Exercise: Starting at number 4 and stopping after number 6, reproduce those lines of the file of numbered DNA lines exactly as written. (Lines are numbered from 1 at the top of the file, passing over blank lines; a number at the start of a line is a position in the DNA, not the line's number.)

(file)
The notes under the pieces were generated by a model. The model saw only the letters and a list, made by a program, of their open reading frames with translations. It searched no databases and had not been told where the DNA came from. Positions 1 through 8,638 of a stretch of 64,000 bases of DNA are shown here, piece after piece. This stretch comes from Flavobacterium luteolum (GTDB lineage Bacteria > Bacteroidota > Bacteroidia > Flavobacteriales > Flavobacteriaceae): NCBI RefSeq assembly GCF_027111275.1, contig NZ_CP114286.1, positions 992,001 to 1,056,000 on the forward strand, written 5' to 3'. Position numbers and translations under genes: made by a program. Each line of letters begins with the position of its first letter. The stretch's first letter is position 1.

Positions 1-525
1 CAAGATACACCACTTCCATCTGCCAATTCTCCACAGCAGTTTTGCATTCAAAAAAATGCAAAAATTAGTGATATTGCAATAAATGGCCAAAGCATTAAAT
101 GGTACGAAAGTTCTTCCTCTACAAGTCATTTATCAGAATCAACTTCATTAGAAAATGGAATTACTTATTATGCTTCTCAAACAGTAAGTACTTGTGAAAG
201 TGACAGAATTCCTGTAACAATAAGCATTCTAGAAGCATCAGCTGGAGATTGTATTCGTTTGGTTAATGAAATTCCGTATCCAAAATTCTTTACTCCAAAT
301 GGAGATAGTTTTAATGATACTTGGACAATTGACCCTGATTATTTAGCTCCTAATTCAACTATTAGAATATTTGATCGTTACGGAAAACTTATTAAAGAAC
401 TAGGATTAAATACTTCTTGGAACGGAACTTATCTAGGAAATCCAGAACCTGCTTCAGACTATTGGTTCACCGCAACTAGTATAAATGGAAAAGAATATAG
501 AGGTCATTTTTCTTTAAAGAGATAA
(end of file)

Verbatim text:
101 GGTACGAAAGTTCTTCCTCTACAAGTCATTTATCAGAATCAACTTCATTAGAAAATGGAATTACTTATTATGCTTCTCAAACAGTAAGTACTTGTGAAAG
201 TGACAGAATTCCTGTAACAATAAGCATTCTAGAAGCATCAGCTGGAGATTGTATTCGTTTGGTTAATGAAATTCCGTATCCAAAATTCTTTACTCCAAAT
301 GGAGATAGTTTTAATGATACTTGGACAATTGACCCTGATTATTTAGCTCCTAATTCAACTATTAGAATATTTGATCGTTACGGAAAACTTATTAAAGAAC